After the unsuccessful major offensive named Operation Dawn V
aimed directly at Basra, Iran opened a front at the lakes of the Hawizeh Marshes
, in an attempt to open another venue from which Basra could be attacked. Due to sanctions Iran lacked spare parts for its American and British made equipment. This became a serious problem for Iran and led to heavy casualties.
Iran enjoyed a zealous force of Pasdaran
, which could not be backed up with sufficient amount of artillery, air support and tanks.
On February 14, 1984, Iran fought through Iraqi defenses to the oil-rich Majnoon Island
. A loss would allow Iraq to regain all territory lost in the battle. Operation Kheibar was Iran's first strategic offensive. The IRIAF could only provide an inadequate 100 combat sorties per day on average. Because of Iran's lack of aircraft, they used helicopters to support their troops. Eventually the Iranians swept across the marshes and forced the Iraqis out of the Majnoon islands—a major disaster for Iraq. Iran now was ready to launch the final attack of the Battle of the Marshes. Iran followed up with a new offensive where 250,000 Iranian troops emerged from the marshland thrusting West and South in the direction of Al-Qurna and Basra respectively, but with the lack of air support as well as lack of armor and artillery, were very vulnerable to Iraqi armored and mechanized forces which managed to repel this large attack. The Iraqis succeeded in containing the Iranians to the Hawizah marsh.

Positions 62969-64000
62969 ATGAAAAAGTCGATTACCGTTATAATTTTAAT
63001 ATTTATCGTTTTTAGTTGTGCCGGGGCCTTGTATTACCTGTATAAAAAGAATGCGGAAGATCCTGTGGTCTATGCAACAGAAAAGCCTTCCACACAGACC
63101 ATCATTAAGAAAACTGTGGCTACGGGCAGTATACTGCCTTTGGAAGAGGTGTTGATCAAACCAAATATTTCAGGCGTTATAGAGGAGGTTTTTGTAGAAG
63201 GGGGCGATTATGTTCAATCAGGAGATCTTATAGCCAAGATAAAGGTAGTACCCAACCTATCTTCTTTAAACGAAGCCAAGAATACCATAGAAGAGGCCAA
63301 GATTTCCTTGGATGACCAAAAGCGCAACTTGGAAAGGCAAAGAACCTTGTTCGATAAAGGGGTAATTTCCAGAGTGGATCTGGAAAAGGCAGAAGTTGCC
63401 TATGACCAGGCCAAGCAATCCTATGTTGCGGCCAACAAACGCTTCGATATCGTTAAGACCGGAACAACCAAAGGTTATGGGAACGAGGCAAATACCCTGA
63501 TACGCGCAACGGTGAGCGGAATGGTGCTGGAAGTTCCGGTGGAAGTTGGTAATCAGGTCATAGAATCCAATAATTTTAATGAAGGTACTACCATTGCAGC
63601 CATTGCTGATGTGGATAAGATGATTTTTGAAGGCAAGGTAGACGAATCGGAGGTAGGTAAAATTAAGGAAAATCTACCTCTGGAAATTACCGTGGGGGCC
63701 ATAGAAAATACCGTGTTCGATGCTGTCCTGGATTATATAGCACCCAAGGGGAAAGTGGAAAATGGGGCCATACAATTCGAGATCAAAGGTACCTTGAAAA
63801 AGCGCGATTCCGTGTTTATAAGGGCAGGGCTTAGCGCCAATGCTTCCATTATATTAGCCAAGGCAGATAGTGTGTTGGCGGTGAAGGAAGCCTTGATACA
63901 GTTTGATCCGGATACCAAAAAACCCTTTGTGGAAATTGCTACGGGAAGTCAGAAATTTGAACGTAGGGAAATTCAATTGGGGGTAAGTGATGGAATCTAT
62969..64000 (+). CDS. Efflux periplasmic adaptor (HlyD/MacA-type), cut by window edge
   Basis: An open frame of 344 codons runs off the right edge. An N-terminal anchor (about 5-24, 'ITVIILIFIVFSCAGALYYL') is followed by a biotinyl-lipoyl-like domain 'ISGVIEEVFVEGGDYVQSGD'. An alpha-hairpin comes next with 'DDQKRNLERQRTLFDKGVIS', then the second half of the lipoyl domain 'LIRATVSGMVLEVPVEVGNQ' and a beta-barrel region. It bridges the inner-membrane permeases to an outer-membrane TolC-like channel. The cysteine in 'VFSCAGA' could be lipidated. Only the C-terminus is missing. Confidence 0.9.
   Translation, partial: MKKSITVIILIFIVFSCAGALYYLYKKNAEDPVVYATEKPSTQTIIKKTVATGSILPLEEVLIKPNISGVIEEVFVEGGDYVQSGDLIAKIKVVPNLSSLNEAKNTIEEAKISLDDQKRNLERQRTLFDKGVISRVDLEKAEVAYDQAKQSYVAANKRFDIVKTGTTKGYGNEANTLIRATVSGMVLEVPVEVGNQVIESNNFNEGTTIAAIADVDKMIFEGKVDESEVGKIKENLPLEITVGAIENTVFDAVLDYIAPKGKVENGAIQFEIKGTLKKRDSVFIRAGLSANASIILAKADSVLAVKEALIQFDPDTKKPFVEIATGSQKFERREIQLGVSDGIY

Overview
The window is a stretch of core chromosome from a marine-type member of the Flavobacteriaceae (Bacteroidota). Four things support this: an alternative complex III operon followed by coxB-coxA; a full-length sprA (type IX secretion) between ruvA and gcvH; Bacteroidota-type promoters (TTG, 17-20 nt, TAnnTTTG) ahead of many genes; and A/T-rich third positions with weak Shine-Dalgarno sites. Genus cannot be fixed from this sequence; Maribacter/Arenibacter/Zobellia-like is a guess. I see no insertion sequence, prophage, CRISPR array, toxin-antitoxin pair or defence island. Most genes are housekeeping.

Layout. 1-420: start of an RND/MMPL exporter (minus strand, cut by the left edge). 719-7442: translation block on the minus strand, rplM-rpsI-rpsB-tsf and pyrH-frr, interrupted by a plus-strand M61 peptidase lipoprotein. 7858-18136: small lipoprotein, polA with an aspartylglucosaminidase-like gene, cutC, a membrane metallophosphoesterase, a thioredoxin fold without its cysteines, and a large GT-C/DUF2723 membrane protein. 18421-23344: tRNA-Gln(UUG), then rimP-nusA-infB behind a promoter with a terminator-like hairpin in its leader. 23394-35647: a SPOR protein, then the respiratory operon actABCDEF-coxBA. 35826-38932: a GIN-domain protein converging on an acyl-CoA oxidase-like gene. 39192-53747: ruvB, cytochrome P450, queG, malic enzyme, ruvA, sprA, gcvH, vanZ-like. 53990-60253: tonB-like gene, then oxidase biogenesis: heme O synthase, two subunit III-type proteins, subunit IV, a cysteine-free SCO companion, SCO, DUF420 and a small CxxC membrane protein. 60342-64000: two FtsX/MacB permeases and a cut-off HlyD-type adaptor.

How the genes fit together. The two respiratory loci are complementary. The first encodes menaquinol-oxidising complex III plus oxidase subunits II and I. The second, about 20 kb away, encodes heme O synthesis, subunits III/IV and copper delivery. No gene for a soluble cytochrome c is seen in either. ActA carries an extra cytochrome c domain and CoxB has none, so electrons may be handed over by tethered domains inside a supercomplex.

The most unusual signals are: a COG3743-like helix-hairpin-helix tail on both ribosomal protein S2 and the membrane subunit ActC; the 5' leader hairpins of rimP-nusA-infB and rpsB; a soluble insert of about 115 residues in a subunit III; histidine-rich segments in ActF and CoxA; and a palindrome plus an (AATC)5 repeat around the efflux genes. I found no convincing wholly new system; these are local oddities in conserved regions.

In the end Iran suffered 40,000 casualties in the battle of the Marshes and inflicted 12,000 casualties on Iraq. But for Iraq even 12,000 was an unacceptable toll, as Iraq had a smaller population to draw from. After the battle, Iran tried unsuccessfully to take the Baghdad–Basra highway
with Operation Badr
. At the end of the War, Iraq expelled the Iranians from Majnoon island by using combined-arms tactics coupled with chemical weapon attacks
Some of the Iranian commanders like Hamid Bakeri
were killed in this battle.
- Tabatabai, A. M. (2020). No Conquest, No Defeat: Iran's National Security Strategy. United States: Oxford University Press, Incorporated.
- Hooton, E. R., Cooper, T., Nadimi, F. (2019). The Iran-Iraq War. Volume 2 (Revised and Expanded Edition): Iran Strikes Back, June 1982-December 1986. United Kingdom: Helion.
- Hiro, D. (1991). The Longest War: The Iran-Iraq Military Conflict. United Kingdom: Routledge.
- Pelletiere, S. C. (1992). The Iran-Iraq War: chaos in a vacuum. United Kingdom: Praeger.
Last edited on 24 April 2021, at 05:45
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